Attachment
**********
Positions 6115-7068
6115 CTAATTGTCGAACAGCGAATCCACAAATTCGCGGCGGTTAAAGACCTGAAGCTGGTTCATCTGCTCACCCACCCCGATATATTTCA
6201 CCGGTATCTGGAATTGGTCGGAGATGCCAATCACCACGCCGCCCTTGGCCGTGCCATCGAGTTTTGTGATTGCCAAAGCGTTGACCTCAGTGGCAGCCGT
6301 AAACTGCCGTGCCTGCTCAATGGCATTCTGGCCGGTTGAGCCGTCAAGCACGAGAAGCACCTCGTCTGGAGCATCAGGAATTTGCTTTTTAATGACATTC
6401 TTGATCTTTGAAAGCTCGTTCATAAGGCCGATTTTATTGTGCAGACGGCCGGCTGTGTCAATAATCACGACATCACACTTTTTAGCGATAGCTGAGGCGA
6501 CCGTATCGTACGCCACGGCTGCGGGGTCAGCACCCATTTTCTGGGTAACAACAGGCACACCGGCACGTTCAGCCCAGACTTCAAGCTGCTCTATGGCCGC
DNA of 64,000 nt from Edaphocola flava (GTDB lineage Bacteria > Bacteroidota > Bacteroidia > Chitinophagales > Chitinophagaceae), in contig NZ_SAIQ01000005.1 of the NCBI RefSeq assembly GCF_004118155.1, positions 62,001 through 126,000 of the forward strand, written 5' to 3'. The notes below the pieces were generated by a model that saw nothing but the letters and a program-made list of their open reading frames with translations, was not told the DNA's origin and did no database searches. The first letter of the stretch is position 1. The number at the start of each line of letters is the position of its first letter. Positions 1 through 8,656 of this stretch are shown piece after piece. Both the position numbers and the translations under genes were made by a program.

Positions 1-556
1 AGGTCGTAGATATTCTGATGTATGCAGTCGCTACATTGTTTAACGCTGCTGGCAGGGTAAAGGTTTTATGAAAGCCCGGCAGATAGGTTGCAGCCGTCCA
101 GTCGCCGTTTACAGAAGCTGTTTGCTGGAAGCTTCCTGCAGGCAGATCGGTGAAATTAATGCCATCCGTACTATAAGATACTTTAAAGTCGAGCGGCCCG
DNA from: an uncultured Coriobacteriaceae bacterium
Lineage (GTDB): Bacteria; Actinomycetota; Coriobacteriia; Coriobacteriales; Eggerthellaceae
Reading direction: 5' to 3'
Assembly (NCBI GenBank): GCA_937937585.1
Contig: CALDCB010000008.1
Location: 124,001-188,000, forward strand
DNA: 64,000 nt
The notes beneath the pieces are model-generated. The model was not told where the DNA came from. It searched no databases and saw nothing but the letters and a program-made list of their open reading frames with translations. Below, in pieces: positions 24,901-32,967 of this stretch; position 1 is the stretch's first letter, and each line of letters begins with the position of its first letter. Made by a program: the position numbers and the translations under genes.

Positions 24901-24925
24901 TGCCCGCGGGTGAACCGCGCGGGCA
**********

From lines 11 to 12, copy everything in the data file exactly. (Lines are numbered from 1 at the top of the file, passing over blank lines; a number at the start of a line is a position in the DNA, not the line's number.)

DNA from: an uncultured Coriobacteriaceae bacterium
Lineage (GTDB): Bacteria; Actinomycetota; Coriobacteriia; Coriobacteriales; Eggerthellaceae